On appeal from the New Jersey Department of Environmental Protection, Treatment Works Approval No. 09-0026.
NOT FOR PUBLICATION WITHOUT THE APPROVAL OF THE APPELLATE DIVISION
Submitted: March 30, 2011
Before Judges Axelrad and J. N. Harris.
The American Littoral Society and Pinelands Preservation Alliance appeal from a final determination of the New Jersey Department of Environmental Protection ("DEP"), issuing treatment works approval ("TWA") to the Jackson Township Municipal Utilities Authority ("JTMUA") to construct and operate two pumping stations, sanitary sewer lines and force mains to serve a 965 unit age-restricted development and two community centers ("Jackson Valley") in Jackson Township ("Jackson"). Appellants challenge the approval as arbitrary and capricious, arguing: (1) it is inconsistent with DEP regulations adopted in July 2008, N.J.A.C. 7:15-5.24, that prohibit the installation of sewer service systems in the environmentally sensitive area on which they claim the proposed project is to be built; (2) the DEP failed to conduct a consistency review as required by N.J.A.C. 7:15-3.1(a), concerning the environmental sensitivity of the area to have sewer service; and (3) the approval violates the objectives and policies of the National Parks and Recreation Act of 1978 (NPRA), 16 U.S.C.A. § 471i, because it allows the developer to install sewer pipes in the Pinelands National Reserve ("PNR"). We affirm.
On January 29, 2009, the DEP received, and determined as administratively complete, the JTMUA's application for a treatment works approval for the proposed project. At the DEP's request, the JTMUA provided additional submissions in March 2009. On April 13, 2006, the DEP issued TWA No. 09-0026 to the JTMUA granting it permission to construct and operate two pumping stations, sanitary sewer lines and force mains to service 965 age-restricted homes and two community centers in accordance with the preliminary and final site plan and subdivision, Section 1 & 2, for Jackson Valley and the technical specifications in an engineering plan of November 2006, revised February l7, 2007.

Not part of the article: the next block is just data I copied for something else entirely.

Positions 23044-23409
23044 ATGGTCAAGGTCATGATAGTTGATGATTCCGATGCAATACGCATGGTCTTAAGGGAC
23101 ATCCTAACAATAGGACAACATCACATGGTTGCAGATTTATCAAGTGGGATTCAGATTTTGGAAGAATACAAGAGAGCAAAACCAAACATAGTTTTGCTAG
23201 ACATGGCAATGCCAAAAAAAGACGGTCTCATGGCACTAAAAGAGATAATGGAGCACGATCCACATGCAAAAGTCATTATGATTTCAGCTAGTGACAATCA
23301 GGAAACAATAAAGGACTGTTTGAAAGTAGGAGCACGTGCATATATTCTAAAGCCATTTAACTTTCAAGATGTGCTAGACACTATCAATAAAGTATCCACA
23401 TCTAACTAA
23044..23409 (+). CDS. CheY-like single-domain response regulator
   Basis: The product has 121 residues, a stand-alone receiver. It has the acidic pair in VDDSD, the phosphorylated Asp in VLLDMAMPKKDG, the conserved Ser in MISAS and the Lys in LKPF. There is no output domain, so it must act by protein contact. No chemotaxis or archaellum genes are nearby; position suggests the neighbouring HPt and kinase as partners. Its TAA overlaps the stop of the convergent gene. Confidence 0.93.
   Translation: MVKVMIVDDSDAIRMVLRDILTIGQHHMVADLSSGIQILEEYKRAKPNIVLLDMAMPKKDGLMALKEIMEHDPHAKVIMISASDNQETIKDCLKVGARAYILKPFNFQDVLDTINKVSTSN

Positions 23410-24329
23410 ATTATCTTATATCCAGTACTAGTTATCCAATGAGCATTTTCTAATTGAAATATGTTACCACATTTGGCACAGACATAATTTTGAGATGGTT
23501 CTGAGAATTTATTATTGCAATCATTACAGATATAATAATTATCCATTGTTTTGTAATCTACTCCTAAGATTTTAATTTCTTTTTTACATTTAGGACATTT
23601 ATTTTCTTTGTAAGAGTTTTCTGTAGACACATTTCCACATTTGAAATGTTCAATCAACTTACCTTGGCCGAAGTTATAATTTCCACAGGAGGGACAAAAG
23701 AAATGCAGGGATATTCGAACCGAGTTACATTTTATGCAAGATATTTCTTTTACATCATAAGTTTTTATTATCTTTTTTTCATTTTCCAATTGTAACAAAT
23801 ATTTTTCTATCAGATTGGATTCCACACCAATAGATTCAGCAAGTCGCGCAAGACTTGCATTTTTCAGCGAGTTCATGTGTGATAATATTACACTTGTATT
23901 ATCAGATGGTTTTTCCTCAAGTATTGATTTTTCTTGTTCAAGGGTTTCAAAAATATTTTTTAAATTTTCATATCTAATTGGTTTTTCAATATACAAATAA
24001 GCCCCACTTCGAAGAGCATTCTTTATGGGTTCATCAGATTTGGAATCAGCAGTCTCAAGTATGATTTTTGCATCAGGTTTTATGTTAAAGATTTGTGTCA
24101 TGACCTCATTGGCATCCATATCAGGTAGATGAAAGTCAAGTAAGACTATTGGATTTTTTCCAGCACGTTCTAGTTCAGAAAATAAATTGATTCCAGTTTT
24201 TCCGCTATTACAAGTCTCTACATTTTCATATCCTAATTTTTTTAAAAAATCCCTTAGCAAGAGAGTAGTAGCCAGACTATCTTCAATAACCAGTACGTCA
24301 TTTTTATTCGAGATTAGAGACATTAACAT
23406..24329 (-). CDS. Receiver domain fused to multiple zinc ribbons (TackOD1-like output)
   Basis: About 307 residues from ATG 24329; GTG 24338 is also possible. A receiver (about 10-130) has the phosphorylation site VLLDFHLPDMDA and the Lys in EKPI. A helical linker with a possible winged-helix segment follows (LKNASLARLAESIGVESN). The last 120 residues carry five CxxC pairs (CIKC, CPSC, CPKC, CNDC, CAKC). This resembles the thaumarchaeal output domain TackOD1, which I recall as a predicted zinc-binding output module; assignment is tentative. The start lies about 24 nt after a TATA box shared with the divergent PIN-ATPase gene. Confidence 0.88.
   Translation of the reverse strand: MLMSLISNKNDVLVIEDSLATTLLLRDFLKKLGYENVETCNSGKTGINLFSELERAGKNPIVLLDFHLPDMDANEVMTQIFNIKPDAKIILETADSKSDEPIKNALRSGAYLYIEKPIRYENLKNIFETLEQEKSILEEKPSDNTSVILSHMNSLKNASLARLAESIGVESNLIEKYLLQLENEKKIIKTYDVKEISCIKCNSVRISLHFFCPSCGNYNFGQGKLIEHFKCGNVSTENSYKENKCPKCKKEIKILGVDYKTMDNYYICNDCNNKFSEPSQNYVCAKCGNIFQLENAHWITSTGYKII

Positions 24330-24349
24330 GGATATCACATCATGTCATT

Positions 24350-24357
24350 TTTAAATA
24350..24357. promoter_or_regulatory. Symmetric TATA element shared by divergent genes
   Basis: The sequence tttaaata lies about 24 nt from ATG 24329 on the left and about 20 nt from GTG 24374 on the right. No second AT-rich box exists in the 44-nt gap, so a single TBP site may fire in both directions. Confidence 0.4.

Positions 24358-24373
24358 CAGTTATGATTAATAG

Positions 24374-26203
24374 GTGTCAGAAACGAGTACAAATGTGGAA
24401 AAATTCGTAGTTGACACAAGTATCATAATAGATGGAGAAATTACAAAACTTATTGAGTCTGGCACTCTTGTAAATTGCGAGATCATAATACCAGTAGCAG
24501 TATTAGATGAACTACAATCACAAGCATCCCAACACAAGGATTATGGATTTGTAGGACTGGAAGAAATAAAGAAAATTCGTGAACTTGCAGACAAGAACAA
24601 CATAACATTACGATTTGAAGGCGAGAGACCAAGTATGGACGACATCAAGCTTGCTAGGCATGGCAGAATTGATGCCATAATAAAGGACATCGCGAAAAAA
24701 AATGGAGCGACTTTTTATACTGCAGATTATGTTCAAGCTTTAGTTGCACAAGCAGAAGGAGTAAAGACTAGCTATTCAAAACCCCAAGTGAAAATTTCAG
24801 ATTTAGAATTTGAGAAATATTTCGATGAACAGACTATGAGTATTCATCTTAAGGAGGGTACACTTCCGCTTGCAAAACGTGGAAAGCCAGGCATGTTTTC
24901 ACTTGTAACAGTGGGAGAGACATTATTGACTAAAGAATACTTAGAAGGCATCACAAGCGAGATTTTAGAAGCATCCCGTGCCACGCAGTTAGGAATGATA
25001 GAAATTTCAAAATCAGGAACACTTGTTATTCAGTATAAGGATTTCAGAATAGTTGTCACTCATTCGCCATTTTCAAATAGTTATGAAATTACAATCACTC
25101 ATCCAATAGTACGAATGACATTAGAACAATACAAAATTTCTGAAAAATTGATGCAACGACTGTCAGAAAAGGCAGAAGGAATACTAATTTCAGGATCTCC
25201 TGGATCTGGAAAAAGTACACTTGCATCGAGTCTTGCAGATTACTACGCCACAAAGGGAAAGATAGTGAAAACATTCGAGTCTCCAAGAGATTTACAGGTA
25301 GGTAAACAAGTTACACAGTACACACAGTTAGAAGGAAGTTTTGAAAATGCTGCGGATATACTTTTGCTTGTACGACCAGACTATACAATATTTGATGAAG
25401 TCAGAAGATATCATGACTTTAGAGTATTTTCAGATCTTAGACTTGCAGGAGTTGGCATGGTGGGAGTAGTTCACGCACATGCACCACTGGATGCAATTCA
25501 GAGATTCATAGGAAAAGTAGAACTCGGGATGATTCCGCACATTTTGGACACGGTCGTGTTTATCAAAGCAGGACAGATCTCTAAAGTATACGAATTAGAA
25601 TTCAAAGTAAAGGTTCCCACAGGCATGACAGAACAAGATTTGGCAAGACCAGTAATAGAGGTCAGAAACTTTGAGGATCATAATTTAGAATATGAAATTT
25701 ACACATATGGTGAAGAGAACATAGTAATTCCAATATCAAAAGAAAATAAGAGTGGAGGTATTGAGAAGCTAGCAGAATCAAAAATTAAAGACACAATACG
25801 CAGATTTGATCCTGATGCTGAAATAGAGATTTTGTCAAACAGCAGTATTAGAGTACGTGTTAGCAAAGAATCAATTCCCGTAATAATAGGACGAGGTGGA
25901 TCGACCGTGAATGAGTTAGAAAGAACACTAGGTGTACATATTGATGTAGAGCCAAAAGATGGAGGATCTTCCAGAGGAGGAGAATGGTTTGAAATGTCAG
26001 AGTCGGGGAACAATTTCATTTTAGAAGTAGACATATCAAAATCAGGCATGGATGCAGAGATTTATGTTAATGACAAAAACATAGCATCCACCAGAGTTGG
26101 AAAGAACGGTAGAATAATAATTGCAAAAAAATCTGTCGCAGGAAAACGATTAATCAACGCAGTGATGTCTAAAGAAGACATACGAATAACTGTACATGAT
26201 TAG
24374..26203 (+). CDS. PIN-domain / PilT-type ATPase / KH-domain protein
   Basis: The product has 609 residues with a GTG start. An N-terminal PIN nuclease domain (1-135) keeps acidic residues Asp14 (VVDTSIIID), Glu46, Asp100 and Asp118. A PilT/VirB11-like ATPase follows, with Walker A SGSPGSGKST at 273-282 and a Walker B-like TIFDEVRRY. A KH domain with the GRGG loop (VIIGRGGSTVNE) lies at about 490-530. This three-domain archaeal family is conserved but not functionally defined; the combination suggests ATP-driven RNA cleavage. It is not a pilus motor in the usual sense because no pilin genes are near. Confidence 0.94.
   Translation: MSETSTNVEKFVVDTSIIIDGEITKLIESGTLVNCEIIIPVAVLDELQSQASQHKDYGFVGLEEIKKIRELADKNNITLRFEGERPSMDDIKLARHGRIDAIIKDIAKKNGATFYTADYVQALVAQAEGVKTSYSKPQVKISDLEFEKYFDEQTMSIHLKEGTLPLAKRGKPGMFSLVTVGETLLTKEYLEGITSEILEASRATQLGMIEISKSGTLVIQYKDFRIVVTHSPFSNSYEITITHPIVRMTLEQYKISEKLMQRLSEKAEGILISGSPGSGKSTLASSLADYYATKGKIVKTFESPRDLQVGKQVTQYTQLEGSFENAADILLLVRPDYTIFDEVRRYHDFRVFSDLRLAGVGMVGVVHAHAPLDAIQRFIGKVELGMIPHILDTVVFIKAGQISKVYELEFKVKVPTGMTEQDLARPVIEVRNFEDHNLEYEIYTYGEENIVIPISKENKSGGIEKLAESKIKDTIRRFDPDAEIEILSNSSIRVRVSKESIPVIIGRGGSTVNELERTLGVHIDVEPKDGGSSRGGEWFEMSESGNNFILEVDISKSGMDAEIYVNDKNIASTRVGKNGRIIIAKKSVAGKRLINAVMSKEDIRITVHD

Appellants filed an appeal. On December 9, 2009, we granted intervenor status to Hovbilt, Inc. ("Hovbilt"), the developer of the proposed Jackson Valley development.
The essential facts are undisputed. Arthur P. Havighorst,
III., vice president and general counsel of Hovbilt, certified as to the history of the proposed development. Hovbilt is the owner of approximately 650 acres of property in Jackson, Ocean County, the site on which Jackson Valley is to be developed. The property is part of Jackson's Affordable Housing Plan approved by Judge Eugene Serpentelli, A.J.S.C. on January 10, 2000 following a fairness hearing. The proposed development is also located in the PNR.
The DEP's consideration of appropriate development in Jackson pursuant to its Water Quality Management Planning process began following the adoption of the Water Quality Planning Act, N.J.S.A. 58:11A-l to -16. The currently applicable Jackson Wastewater Management Plan ("WMP") was adopted on August 27, 1998, as part of the Ocean County Northern Planning Area Wastewater Management Plan. 30 N.J.R. 3861(a) (Oct. 19, 1998). A comparison of a map of the Jackson Valley project, the l998 Ocean County WMP map, and a map of Jackson's WMP reveals that the proposed development is within an existing sewer service area.
In late 2005, Hovbilt applied to the township and county planning boards for development approvals for the Jackson Valley project. On January 17, 2007, Hovbilt obtained Final Approval from the Ocean County Planning Board for the proposed development. On February 26, 2007, Hovbilt obtained Preliminary and Final Subdivision Approval, General Development Plan Approval, and Preliminary and Final Site Plan Approval from Jackson's Planning Board.
The proposed sewerage collection system was detailed on the plans approved by both boards. Before Hovbilt could construct the sewerage collection system as approved by the Final Site Plan Approval, it was required to obtain TWA from the DEP. As the JTMUA would be the party owning the sewerage collection system after its construction, the JTMUA was designated as the applicant for TWA. Accordingly, Hovbilt filed its plans with the JTMUA, which reviewed and approved them. The Ocean County Municipal Utilities Authority granted approval for the TWA application in January 2009, after which the JTMUA submitted the application to the DEP.
The application and accompanying submissions reflect the following prior authorizations and approvals for the project:
* Stream Encroachment Permit No. 1511-96-0007.9 SEA, issued September 4, 2001, and reissued September 27, 2006.
* Freshwater Wetlands Letter of Interpretation No. 1511-03-0024.1-FWW030001, originally issued October 17, 1997, reissued August 11, ...